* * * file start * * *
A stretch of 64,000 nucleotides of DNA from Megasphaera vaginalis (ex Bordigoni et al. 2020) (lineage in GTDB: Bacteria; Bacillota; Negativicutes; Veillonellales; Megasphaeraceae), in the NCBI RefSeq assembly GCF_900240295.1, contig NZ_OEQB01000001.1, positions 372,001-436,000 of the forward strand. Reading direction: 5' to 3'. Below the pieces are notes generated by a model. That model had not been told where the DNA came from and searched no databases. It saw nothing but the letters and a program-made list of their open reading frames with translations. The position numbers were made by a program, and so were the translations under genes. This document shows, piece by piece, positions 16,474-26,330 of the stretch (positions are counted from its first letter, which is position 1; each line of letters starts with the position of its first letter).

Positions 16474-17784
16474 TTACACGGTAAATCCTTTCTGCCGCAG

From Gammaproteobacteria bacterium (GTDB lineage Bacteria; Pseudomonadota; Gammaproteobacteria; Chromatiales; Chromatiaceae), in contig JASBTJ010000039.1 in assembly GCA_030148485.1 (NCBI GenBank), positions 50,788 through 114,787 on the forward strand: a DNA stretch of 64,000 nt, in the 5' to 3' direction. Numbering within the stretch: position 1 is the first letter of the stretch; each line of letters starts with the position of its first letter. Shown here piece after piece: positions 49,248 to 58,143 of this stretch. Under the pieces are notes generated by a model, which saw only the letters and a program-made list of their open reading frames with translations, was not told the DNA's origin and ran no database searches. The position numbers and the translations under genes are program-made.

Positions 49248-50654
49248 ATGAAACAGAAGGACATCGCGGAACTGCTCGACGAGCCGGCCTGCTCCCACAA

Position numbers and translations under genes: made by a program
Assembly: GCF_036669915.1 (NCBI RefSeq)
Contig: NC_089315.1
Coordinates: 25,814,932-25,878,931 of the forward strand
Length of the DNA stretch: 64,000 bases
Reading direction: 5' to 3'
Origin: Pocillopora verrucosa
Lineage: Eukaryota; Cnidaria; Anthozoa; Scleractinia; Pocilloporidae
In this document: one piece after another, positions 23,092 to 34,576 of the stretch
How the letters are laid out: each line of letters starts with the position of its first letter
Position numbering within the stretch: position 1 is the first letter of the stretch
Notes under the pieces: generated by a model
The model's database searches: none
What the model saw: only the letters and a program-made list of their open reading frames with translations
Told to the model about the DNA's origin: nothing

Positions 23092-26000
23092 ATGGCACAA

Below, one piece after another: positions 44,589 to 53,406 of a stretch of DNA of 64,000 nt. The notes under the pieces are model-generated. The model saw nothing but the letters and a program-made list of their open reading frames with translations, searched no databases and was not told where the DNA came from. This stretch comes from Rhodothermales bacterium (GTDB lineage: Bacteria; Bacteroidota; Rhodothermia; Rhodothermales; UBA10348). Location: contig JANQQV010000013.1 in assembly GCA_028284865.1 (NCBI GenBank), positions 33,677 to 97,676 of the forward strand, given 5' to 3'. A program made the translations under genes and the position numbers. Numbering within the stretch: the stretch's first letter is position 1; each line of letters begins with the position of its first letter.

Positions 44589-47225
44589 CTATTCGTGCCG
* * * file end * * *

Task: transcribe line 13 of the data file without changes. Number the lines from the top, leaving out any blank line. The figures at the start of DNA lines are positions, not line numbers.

Origin: Pocillopora verrucosa